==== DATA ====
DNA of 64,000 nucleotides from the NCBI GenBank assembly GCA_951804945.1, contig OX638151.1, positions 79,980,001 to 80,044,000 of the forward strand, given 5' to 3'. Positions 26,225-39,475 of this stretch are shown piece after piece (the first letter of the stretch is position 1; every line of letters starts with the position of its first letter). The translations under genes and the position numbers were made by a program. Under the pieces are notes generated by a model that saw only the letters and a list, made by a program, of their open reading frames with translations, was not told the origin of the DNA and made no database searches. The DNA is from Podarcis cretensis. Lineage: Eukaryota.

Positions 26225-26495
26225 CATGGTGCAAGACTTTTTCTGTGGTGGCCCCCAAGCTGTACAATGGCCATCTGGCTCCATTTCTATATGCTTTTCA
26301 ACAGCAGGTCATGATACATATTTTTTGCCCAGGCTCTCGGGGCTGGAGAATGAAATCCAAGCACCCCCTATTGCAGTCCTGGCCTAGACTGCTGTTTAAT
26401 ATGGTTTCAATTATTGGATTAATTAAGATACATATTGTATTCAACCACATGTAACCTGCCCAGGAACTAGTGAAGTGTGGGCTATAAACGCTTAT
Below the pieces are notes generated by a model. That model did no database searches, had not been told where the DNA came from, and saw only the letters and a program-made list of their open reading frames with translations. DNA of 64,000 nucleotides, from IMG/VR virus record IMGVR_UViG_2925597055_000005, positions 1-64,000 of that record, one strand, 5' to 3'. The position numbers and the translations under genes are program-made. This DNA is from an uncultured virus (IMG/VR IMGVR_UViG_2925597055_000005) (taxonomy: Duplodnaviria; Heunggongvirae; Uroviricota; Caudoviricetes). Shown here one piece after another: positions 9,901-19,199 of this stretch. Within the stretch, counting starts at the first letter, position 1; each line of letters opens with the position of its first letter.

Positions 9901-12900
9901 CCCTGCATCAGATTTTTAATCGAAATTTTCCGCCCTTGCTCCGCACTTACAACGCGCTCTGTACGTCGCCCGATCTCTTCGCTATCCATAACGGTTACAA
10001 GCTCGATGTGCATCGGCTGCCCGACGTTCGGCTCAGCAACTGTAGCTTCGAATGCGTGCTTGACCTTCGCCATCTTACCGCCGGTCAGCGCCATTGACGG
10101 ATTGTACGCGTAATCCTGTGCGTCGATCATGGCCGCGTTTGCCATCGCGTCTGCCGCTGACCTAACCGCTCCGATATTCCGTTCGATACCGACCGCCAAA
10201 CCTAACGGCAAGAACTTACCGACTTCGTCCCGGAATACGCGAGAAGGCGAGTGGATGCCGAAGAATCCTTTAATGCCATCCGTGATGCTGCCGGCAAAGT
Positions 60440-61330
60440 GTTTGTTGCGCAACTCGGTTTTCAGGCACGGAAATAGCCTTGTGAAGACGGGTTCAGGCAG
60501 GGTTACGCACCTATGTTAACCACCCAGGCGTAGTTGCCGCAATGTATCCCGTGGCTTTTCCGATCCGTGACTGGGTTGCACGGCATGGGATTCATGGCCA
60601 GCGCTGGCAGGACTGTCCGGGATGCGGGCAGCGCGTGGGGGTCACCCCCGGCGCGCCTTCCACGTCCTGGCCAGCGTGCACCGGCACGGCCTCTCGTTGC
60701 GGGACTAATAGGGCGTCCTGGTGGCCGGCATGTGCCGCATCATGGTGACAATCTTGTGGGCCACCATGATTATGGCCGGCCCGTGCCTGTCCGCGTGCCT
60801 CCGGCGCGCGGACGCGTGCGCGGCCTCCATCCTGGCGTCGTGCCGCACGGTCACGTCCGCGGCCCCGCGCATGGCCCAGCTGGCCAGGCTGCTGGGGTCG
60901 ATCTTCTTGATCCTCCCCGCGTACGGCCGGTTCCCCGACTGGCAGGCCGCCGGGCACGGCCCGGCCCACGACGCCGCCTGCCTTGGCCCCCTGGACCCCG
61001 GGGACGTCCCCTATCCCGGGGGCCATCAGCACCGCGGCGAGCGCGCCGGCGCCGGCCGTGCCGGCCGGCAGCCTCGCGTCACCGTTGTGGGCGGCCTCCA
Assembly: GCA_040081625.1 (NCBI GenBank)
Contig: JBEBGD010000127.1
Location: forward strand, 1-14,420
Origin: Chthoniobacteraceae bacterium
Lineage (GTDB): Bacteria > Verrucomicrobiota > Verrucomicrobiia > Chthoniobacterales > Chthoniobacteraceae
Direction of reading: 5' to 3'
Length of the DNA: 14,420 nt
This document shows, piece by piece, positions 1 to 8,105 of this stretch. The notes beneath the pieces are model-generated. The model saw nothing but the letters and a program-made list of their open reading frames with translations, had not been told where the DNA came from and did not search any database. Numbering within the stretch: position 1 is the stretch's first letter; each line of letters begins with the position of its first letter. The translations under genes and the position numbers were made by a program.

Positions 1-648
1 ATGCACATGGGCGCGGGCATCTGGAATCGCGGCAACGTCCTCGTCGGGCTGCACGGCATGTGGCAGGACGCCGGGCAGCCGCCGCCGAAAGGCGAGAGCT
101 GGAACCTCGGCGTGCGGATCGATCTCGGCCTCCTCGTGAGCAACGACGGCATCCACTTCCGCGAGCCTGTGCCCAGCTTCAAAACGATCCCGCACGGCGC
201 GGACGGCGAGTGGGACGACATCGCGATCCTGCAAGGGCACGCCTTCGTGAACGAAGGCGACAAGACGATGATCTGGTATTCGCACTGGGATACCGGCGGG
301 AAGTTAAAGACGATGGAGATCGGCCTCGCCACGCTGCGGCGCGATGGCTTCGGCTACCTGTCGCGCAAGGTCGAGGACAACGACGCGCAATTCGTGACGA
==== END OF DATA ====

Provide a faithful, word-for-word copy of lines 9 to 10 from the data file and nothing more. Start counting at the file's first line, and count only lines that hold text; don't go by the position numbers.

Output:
10001 GCTCGATGTGCATCGGCTGCCCGACGTTCGGCTCAGCAACTGTAGCTTCGAATGCGTGCTTGACCTTCGCCATCTTACCGCCGGTCAGCGCCATTGACGG
10101 ATTGTACGCGTAATCCTGTGCGTCGATCATGGCCGCGTTTGCCATCGCGTCTGCCGCTGACCTAACCGCTCCGATATTCCGTTCGATACCGACCGCCAAA